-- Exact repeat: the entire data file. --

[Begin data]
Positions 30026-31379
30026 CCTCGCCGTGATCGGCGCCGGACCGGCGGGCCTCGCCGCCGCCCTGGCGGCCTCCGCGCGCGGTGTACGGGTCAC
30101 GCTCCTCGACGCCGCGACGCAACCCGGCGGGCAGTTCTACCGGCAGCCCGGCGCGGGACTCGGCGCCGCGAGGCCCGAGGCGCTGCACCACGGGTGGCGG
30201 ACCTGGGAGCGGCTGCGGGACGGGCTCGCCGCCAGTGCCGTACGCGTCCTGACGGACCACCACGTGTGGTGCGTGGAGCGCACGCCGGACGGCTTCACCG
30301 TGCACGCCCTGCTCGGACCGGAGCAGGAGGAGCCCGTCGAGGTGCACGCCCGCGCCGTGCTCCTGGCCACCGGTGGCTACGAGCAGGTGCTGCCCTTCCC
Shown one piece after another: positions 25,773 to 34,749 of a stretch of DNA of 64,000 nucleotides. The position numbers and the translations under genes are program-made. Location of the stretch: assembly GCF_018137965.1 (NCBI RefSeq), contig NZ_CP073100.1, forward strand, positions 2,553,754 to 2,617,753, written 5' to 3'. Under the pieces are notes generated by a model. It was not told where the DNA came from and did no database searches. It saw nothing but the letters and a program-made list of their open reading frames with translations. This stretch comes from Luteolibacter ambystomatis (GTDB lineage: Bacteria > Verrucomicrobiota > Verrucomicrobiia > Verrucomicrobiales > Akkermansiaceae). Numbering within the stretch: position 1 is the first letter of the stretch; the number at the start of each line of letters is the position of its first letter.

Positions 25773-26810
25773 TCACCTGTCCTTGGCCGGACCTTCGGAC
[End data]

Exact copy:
Positions 30026-31379
30026 CCTCGCCGTGATCGGCGCCGGACCGGCGGGCCTCGCCGCCGCCCTGGCGGCCTCCGCGCGCGGTGTACGGGTCAC
30101 GCTCCTCGACGCCGCGACGCAACCCGGCGGGCAGTTCTACCGGCAGCCCGGCGCGGGACTCGGCGCCGCGAGGCCCGAGGCGCTGCACCACGGGTGGCGG
30201 ACCTGGGAGCGGCTGCGGGACGGGCTCGCCGCCAGTGCCGTACGCGTCCTGACGGACCACCACGTGTGGTGCGTGGAGCGCACGCCGGACGGCTTCACCG
30301 TGCACGCCCTGCTCGGACCGGAGCAGGAGGAGCCCGTCGAGGTGCACGCCCGCGCCGTGCTCCTGGCCACCGGTGGCTACGAGCAGGTGCTGCCCTTCCC
Shown one piece after another: positions 25,773 to 34,749 of a stretch of DNA of 64,000 nucleotides. The position numbers and the translations under genes are program-made. Location of the stretch: assembly GCF_018137965.1 (NCBI RefSeq), contig NZ_CP073100.1, forward strand, positions 2,553,754 to 2,617,753, written 5' to 3'. Under the pieces are notes generated by a model. It was not told where the DNA came from and did no database searches. It saw nothing but the letters and a program-made list of their open reading frames with translations. This stretch comes from Luteolibacter ambystomatis (GTDB lineage: Bacteria > Verrucomicrobiota > Verrucomicrobiia > Verrucomicrobiales > Akkermansiaceae). Numbering within the stretch: position 1 is the first letter of the stretch; the number at the start of each line of letters is the position of its first letter.

Positions 25773-26810
25773 TCACCTGTCCTTGGCCGGACCTTCGGAC